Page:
The Los Angeles Dodgers have announced a half-billion-dollar facelift for Dodger Stadium, assuring fans the venerable stadium won’t be torn down and the team moved from its perch atop Chavez Ravine.
The ambitious plan amounts to a new stadium built from the core of the present facility, owner Frank McCourt said in his April 24th announcement of the "Next 50 Plan." The Dodgers are celebrating their 50th anniversary in Los Angeles.
"We’re creating a new stadium without tearing down the old," McCourt said in a statement. "That may take more effort and more resources, but we’re talking about Dodger Stadium."
It’s expected to be completed by opening day 2012, according to a news release from L.A. Mayor Antonio Villaraigosa’s office. Changes that require the city council’s approval are expected to be a formality.
The announcement should help bring an end to speculation about a new stadium for the Dodgers, which had increased as more of the stadiums of the 1960s were torn down for newer, more neoclassical venues.
"We are very pleased to see the Dodgers commit to remain at a ‘new’ Dodger Stadium," baseball commissioner Bud Selig said in a statement.
The construction around Dodger Stadium isn’t expected to impact baseball operations. There are no concerts currently on the schedule. The venue has been the site of historic shows by Elton John and The Three Tenors, as well as concerts with The Rolling Stones, Bruce Springsteen & The E Street Band and The Police.
Dodger Stadium, built in 1962, will be the third-oldest in Major League Baseball once the New York Yankees move from the original House that Ruth Built next year, following Boston’s Fenway Park and Chicago’s Wrigley Field.
But while fans may be notorious for heading to the parking lots during the 7th inning stretch, they have made it known to McCourt and Los Angeles officials that tinkering with Dodger Stadium should not be taken lightly.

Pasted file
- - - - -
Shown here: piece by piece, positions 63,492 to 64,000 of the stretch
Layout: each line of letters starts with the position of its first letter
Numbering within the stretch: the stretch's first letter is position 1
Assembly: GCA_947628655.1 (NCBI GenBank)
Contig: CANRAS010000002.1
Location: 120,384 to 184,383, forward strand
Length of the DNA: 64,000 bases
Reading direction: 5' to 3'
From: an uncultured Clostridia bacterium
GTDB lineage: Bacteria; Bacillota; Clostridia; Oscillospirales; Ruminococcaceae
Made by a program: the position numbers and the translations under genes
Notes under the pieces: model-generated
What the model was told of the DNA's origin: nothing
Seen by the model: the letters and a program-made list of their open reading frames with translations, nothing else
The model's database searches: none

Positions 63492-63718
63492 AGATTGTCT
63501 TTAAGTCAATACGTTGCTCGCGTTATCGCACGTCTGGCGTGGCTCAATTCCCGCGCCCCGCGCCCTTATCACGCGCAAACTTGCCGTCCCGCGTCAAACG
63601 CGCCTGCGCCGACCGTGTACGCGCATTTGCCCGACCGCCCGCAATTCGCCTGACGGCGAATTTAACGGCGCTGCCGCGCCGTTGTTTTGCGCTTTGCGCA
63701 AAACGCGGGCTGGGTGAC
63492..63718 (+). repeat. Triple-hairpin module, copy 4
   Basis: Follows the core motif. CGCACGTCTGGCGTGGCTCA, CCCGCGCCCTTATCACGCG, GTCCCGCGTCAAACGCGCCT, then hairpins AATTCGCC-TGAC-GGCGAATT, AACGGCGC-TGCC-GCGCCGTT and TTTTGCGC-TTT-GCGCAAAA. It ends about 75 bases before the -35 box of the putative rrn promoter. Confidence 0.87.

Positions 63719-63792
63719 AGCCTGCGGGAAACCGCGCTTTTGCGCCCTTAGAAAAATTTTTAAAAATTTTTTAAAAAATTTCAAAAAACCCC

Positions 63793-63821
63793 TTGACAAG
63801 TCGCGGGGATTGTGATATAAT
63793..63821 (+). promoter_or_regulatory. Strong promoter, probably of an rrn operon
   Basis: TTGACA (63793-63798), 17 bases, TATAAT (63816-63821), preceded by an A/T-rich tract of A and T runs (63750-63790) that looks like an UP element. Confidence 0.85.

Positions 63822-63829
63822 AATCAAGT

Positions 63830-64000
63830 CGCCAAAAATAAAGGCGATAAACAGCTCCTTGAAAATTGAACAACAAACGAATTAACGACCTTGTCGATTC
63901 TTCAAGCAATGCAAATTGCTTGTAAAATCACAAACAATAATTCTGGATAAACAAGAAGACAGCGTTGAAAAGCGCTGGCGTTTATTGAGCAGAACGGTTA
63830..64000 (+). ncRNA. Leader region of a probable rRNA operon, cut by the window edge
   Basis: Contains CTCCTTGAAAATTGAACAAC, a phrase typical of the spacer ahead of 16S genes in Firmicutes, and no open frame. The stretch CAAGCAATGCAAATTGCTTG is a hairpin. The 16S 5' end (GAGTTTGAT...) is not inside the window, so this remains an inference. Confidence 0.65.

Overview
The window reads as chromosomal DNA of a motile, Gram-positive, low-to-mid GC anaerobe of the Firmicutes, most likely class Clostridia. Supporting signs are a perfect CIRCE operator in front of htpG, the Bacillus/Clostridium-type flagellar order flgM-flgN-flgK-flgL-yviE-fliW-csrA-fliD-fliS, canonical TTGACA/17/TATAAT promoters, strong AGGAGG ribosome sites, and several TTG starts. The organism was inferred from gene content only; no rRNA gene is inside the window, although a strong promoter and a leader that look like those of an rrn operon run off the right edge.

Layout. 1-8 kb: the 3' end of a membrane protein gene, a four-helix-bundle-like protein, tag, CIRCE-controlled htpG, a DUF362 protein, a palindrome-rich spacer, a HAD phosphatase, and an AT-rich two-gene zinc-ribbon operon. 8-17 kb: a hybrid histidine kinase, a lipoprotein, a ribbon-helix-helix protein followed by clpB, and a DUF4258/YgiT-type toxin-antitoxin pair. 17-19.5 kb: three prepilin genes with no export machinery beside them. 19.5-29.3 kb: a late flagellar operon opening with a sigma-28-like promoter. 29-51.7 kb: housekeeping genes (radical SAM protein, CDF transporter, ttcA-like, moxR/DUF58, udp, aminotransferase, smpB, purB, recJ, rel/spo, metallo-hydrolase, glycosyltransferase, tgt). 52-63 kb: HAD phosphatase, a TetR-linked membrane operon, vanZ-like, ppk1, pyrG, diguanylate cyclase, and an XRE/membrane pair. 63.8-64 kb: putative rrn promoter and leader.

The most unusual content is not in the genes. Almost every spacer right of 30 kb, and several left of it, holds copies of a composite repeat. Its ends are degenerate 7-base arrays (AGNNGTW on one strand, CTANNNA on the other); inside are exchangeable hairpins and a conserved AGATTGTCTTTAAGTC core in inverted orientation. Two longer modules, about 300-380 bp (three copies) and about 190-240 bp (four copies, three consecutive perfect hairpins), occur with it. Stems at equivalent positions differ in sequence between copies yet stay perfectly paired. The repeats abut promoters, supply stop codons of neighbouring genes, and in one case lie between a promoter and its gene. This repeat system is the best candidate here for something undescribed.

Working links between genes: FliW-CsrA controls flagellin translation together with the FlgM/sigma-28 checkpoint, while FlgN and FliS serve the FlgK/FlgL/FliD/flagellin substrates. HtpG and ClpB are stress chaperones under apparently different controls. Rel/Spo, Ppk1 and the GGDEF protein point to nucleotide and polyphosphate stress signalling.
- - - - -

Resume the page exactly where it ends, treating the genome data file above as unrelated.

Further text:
Instead, "the jewel of Chavez Ravine" will be rebuilt from the inside out. Plans include a tree-lined "Dodger Way" entrance to a landscaped grand plaza behind the present outfield pavilion that will connect to a promenade of restaurants, shops and a Dodgers museum, creating a "city within a city" fan experience.
Acres of parking around the stadium will be ripped out and turned into a perimeter walkway, which the team is calling "the green necklace," allowing fans to move outdoors around the ballpark while inside the gates. One plaza will have views encompassing downtown Los Angeles, the Pacific Ocean and surrounding mountains.
The $500 million project will include green initiatives that will meet Silver LEED standards, a commitment to increased public transportation options to the stadium and the planting of nearly 2,000 trees onsite.
Inside Dodger Stadium, the team will implement sustainable measures that will lower energy use, conserve millions of gallons of water and promote recycling.
Operational enhancements to the stadium will include reconfigured concessions, merchandise and storage facilities, a central ticketing facility and lounge, two new terraced and landscaped structures on either side of the venue and an underground parking facility. There is also new office space for onsite security personnel, operational staff and the Dodger Dream Foundation.
Los Angeles architectural firm Johnson Fain will lead an overall design team with a goal of preserving Dodger Stadium’s features while bringing it up to date. HKS Sports & Entertainment Group will oversee renovations and Rios Clemente Hale brings its expertise in environmental design solutions into the greening and landscaping segments of the project.